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LUCC v. Pro-Life


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While some Calvinists might look at ‘goodness’ and quibble about ‘original sin’ and the ‘inherent flaws of man,’ I think I speak for most people when I say babies are good chunkers. With their doughy faces, massive craniums that wobble and cause the body to go tumbling as gravity takes hold, and their open-mindedness regarding what can be consumed off the floor, babies selflessly provide enrapturing entertainment for all.  What’s more, babies elicit hopefulness amid adult-observed chaos and misery.  

While they may not be giving TEDx Talks about positivity, the baby coalition’s near-limitless potential spurs parents towards action for the good of their young. What’s more, it also serves as a reminder that not everything can be fully rectified right now and that another generation will take on emergent challenges. So when I read articles like, “Science proves kids are bad for Earth. Morality suggests we stop having them” at NBC, and “Here’s why China’s one-child policy was a good thing” in the pages of the Boston Globe, I get a bit peeved.  

Malthusians — people who consider population growth as both inevitable and harmful — have been with us long before Malthus started musing about population control of the commoners for the good of all. His central contention was simple enough: the food supply would fall behind population growth and cause mass starvation. In a micro context, such as a far-flung village, I think the argument makes some sense; there’s only so much food to go around, and the most productive villager should be fed at the expense of the less useful. However, with technologyassisted production far surpassing population growth, we now face rampant obesity among the poor in the United States, not mass starvation. Poor Economics tells much the same story; we do not lack for food in the developed world, but voluntarily balanced diets. 

Were Mr. Malthus alive today, he’d likely incorporate climate change into his hypothesis. This way, he could stay relevant and earn tenure. What rankles most for me is how modern Malthusians and the aforementioned news contributors are utterly pessimistic about our chances of managing climate change. Defeatism is gross, and even worse when the defeated point at babies and say that it’s them who must shoulder the punishment. I think that we can think our way out of climate catastrophe because we humans are pretty darn good at getting out of scrapes, despite our many foibles. Even if the worst should happen and the glaciers melt, we’ll live at the bottom of the ocean, just as the Jonas Brothers prognosticated. Have a little faith, people.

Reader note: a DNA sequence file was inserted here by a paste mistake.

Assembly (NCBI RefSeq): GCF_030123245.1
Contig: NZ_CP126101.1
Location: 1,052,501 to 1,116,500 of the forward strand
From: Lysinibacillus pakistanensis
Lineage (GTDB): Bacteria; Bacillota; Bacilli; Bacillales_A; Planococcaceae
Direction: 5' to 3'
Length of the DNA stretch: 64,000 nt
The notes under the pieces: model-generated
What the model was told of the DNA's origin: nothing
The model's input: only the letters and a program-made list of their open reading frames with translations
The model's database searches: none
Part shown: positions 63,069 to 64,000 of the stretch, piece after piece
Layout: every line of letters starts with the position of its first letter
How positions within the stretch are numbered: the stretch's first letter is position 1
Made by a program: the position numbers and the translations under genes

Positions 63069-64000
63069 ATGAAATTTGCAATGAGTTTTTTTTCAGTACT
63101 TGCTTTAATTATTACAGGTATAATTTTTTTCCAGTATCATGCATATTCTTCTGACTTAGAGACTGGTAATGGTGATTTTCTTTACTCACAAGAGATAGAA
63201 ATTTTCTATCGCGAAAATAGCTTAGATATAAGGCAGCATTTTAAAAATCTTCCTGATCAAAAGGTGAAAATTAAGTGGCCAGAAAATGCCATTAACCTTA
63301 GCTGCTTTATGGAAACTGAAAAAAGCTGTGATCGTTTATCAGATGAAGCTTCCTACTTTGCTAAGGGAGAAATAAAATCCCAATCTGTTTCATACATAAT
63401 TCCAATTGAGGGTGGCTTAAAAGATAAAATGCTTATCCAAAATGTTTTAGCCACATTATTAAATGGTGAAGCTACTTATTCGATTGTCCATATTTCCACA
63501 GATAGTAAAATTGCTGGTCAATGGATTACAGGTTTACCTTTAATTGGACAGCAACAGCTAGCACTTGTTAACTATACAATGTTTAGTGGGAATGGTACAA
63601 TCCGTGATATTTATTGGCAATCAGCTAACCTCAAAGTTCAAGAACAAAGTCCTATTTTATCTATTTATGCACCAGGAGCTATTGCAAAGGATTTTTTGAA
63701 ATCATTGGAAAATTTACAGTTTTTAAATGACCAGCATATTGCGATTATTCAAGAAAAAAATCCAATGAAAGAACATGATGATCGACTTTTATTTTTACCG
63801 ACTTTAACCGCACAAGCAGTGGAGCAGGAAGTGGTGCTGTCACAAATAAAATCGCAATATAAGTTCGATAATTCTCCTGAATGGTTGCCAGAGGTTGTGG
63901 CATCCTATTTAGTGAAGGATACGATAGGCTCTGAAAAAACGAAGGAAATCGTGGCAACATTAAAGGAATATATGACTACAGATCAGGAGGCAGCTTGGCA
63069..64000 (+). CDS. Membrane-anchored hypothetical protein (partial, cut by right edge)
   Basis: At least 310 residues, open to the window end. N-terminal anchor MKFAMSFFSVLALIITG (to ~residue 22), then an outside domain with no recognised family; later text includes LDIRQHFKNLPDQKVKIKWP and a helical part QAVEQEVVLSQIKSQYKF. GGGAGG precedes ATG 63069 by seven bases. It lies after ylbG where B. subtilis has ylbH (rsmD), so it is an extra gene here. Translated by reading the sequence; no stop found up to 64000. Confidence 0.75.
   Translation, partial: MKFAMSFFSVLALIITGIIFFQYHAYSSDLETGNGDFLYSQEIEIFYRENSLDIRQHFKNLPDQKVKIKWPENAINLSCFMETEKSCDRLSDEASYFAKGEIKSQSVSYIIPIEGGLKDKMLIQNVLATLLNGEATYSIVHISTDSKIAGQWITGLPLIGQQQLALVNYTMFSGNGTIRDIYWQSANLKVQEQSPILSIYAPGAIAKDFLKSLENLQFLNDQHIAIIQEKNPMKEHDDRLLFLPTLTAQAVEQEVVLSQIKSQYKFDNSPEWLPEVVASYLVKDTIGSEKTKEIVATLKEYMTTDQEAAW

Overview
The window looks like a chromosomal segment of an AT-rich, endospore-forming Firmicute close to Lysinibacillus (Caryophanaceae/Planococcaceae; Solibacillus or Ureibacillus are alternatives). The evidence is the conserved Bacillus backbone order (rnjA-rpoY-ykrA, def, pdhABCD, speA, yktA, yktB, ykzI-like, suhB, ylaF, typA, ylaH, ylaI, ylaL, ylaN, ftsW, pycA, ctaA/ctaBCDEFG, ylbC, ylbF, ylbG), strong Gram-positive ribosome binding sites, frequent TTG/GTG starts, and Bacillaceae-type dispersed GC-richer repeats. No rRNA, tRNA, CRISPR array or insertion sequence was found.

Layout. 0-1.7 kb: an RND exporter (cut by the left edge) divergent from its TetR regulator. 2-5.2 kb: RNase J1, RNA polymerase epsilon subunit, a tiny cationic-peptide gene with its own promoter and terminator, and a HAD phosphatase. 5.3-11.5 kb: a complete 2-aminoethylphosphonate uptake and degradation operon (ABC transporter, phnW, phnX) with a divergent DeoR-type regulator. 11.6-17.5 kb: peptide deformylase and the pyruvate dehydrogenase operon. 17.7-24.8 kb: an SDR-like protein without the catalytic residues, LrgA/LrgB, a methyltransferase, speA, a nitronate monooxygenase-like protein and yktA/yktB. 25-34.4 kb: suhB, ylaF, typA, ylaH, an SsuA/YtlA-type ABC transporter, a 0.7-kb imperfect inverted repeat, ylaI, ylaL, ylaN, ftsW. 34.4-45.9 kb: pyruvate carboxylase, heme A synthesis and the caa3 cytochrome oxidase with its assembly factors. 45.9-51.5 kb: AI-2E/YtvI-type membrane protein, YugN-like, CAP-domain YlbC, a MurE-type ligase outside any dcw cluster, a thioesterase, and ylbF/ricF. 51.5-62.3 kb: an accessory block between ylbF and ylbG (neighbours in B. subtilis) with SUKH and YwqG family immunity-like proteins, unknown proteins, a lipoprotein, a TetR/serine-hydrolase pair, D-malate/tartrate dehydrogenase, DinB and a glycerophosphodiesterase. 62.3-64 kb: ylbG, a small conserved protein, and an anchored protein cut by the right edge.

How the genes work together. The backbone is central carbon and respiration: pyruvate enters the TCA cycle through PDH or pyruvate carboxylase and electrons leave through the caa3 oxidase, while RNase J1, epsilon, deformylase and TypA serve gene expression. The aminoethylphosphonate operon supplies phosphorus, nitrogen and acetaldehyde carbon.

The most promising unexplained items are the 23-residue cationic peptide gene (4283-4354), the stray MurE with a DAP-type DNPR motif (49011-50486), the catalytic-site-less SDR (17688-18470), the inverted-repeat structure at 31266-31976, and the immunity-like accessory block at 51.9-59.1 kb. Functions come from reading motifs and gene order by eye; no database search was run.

This discursion into pop-based climate science logically brings us to LUCC. To give my thoughts on LUCC, I believe that, while certainly infantile, it has none of the friendliness or goodwill of infants, instead acting as a fortification of petty tyranny in college life. I see student government as the collection drain of campus busy-bodies and scolds. Like Yooper mosquitos to a bull moose, they cannot help but be pestilential. Their classmates elect them to their seats for one of two reasons: either so that the candidate stops badgering their classmates, or because the student wishes to affirm their progressiveness. I’ve found that a vote for X to LUCC is a vote for “Please stop bothering me.”  

So LUCC carries on with whatever it is that they do, rarely disturbing the day-to-day lives of their peers. Unfortunately, LUCC has been trying to keep a Pro-Life group from being recognized as a permanent student organization. Apologies for the above pejoratives, but LUCC simply has no reasonable grounds to reject or hassle this group, which I believe they have been doing.  

LUCC preaches inclusion and the affirmation of human rights. The right for all persons to exist, which I believe LU Pro-Life inherently supports, should be not only uncontroversial but laudable. I see it as a fundamentally optimistic and woman-affirming stance — women can have children and be successful. The relationship between child-rearing and success should be a win for everyone.  

Since I can hear the “No Ovaries, No Opinion” rabble approaching, I will point out that my lived experience as a pre- and post-born baby permits me to speak on behalf of babydom. Furthermore, to litigate abortion in this piece should be unnecessary, as a Pro-Life group’s existence at Lawrence threatens “reproductive rights” not a whit. This persecution is a matter of LUCC disliking what I believe is an unpopular political group’s human rights campaign and seeking to punish its heterodox political views.  

Whether you agree with pro-lifers should be inconsequential at this juncture; I think that they deserve the ability to organize and receive funding. Simple as. 

Agree? Disagree? Think I’m an Atwood-ian womanhater? Let me know at abell@lawrence.edu. Cheers!